Three sweet words – Green River Fishing
I’ve been lucky enough to live with the Green River just a few hours away from my home here in Utah. The first seven miles of the river below Flaming Gorge Dam is some of the most scenic, achingly beautiful trout water I’ve ever fished.
With summer in full swing here in the West, and anglers looking to explore new water, I put this guide together to point you in the right direction for the best Green River fishing experience of your life. I look at the Green as a little slice of heaven, and it’s hard to beat the amount of good-sized fish you’ll catch here on a given day. High or low water, the Green is a singularly spectacular fishery.
Where to fish
The A-Section is the most popular stretch of the river. This is the first 7 miles of water extending from the Flaming Gorge Dam to Little Hole.
The two black lines are the put-in and take-out. During the summer, the A-Section sees incredible caddis, yellow sally, mayfly, and cicada hatches, in addition to other stoneflies and terrestrials.
Since the Green is a tailwater, it can be finicky, to the point of utter frustration. Like any other tailwater, though, once you figure out the Green you won’t be able to stop coming back for more.
Now, the A-Section is the most-fished area of the river for a few reasons:
– You’ll catch more fish per day in the A-Section
– The fish average 15 inches in length, according to the Utah Division of Wildlife Resources
– The A-Section is the prettiest part of the entire river
Along with the popularity in fishing, though, comes popularity in rafting. Scout groups, youth groups, and families love to float this section of the river. The rapids aren’t terrible, even in high water, in the A-Section. However, the Green is a large river and you won’t have a hard time finding your own slice of water to work while other people float past.
B and C Sections
The lower stretches of the river, from the Little Hole take-out to the Colorado State Line, are a completely different fishery than the A-Section. While A-Section has crystal clear water and 12,000 fish per mile, B and C Sections sport fewer fish, less clear water, and fewer people.
The upside? Both B and C sections regularly produce the river’s largest trout.
Image by Ryan Kelly
For streamer junkies, the lower parts of the river are a gift from the fishing gods. Long, slow moving flats and deep pools populate these areas of the river, and the trout which live there don’t grow as big as they do for no good reason. Pike, smallmouth bass, burbot, and the endangered Colorado Pikeminnow call this stretch of river home as well.
When to go
Green River fishing in the summer is best from late June to mid-August. These months provide great opportunities for fish on big dries. In addition, they’re the best weather months of the year (unless you’re crazy like me and enjoy fishing in the snow).
The Green does see crowds on the weekends. Again, though, feeling “crowded” on the Green is a hard thing to accomplish. If I had to pick, though, I’d say the best time to fish the Green would be from Tuesday – Thursday. The river sees less traffic on those days and you’ll have the first run on the best holes.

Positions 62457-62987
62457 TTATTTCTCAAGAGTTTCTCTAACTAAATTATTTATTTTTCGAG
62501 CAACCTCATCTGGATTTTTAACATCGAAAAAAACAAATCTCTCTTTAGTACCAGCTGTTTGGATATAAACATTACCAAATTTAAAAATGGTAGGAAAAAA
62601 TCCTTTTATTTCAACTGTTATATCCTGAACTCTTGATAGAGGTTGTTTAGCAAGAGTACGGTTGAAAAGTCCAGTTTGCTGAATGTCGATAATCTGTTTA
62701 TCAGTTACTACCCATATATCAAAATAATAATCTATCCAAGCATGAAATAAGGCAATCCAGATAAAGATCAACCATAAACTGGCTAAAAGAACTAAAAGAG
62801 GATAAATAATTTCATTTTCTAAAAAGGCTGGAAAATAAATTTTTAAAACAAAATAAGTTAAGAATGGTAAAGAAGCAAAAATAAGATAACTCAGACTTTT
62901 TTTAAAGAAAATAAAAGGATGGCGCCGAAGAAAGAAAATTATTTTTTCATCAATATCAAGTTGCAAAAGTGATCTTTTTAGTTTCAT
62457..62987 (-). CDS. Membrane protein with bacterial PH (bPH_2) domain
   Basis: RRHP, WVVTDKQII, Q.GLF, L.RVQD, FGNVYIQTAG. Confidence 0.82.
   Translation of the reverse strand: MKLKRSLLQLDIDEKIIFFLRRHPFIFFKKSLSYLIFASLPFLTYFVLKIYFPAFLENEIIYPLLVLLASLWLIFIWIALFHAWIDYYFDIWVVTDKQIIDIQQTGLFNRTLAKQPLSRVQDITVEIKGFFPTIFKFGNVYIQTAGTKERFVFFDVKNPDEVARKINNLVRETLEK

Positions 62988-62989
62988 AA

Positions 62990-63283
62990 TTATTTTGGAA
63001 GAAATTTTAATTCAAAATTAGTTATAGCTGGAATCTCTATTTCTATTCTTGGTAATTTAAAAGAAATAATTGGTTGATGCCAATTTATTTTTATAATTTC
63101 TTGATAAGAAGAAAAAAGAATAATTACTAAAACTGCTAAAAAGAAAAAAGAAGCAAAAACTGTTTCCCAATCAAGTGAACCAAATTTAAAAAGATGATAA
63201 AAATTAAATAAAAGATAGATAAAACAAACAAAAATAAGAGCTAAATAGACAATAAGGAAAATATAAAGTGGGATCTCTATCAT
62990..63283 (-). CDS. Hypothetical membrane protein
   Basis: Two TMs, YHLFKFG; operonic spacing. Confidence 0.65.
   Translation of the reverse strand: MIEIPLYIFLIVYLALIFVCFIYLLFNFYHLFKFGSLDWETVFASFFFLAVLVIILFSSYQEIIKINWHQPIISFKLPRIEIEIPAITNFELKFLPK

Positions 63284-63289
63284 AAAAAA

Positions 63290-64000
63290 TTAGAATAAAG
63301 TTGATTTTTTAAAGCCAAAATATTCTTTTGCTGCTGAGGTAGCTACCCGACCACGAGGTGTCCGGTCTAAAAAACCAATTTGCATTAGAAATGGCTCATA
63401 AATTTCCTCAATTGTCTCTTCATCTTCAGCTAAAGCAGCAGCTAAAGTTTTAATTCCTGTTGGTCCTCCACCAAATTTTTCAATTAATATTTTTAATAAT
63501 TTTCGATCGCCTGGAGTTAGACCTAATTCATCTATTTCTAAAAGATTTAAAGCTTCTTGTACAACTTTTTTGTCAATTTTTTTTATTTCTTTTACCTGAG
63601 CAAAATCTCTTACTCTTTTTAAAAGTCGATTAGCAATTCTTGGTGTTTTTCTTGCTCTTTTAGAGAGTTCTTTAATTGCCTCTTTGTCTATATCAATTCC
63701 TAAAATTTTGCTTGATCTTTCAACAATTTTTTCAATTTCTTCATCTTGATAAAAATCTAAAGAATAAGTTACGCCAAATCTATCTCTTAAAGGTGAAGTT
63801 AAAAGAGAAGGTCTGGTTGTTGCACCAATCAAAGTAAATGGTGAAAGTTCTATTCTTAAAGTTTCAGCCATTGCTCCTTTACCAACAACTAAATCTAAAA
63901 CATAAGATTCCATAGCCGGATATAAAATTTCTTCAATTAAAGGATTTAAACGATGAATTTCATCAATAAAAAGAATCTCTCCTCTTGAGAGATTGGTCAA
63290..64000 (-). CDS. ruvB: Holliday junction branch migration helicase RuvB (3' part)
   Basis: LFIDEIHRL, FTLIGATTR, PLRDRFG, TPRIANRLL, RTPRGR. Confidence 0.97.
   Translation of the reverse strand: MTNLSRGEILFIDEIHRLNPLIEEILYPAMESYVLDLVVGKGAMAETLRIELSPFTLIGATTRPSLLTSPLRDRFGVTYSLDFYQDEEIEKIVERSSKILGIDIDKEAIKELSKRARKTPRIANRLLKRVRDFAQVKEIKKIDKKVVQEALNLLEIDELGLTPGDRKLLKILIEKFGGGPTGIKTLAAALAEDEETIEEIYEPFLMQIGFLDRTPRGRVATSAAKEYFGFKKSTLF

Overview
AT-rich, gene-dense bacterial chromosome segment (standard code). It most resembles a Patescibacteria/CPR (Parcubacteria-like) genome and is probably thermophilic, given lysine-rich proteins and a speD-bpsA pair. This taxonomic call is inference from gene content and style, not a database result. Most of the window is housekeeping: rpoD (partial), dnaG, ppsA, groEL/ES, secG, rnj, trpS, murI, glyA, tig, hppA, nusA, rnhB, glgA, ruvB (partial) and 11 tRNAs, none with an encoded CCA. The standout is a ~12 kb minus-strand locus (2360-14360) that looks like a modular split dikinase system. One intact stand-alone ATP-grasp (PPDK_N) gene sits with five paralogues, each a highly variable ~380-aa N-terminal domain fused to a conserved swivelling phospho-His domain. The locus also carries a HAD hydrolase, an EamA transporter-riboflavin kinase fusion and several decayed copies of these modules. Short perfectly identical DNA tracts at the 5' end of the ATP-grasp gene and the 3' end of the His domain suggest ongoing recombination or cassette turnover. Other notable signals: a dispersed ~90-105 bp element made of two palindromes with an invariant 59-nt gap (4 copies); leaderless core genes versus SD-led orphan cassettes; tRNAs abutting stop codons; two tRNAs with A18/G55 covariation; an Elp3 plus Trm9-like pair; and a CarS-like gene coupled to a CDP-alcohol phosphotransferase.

Image by Ryan Kelly
September brings back the smaller mayflies and their accompanying hatches, but there’s something unique about the Green in the summer. I think it’s the fact that you don’t have to wear waders all day that makes the difference.
Who to fish with
When planning your Green River fishing trip, you’ll likely ask as many of your friends you know who the best guide is. I have my own personal opinions, but I can say this at the very least: the outfitters on the Green River are some of the most competent oarsmen, guides, and teachers I’ve met in fly fishing. A float down the river from any of the Dutch John, UT-based guides won’t disappoint.
With that said, some of the guides to contact are:
– Old Moe
Trout Creek, Flaming Gorge Resort, Red Canyon, and Dutch John Resort all provide lodging options as well.
Image by Ryan Kelly
As mentioned above, a handful of the outfitters on the Green offer lodging. If you’d rather camp, the Forest Service maintains plenty of campgrounds in the area as well.
The town of Dutch John is your one-stop shop for food, gas, and drinks when on the Green. The nearest supermarket is in Vernal, UT, about an hour south. With that being said, Dutch John is home to some of my favorite restaurants in the fly fishing world. I travel quite a bit across the West and make it a point to try as many of the hole-in-the-wall joints as I possibly can.
With that said, your Green River fishing trip needs to include a visit to Browning’s (located inside the Trout Creek Flies building on the east end of Dutch John) for their breakfast burritos. I’m not sure what all goes into one of those burritos, but they’re packed with enough of something to keep me going for most of the morning before I ask my guide for a snack.
The restaurant at the Flaming Gorge Resort does a great steak, but their blackberry cobbler is to die for. It’s worth the extra five pounds you’ll gain eating it. The next day you’ll burn it all off anyways, since fishing from a boat is such a physical activity.
The Green River is a truly unique place and we’re lucky to have it here in Utah. I hope you can make a trip out here and share in the beauty and wonder I call my backyard.
For help with planning your Green River fishing trip, head over here to explore what the area has to offer.
Spencer Durrant is a fly fishing writer, outdoors columnist, novelist, and sports writer from Utah. He’s the managing editor of The Modern Trout Bum, author of the Amazon Bestseller, Learning to Fly, and a regular contributor to national fly fishing publications. Connect with him on Twitter/Instragram, @Spencer_Durrant.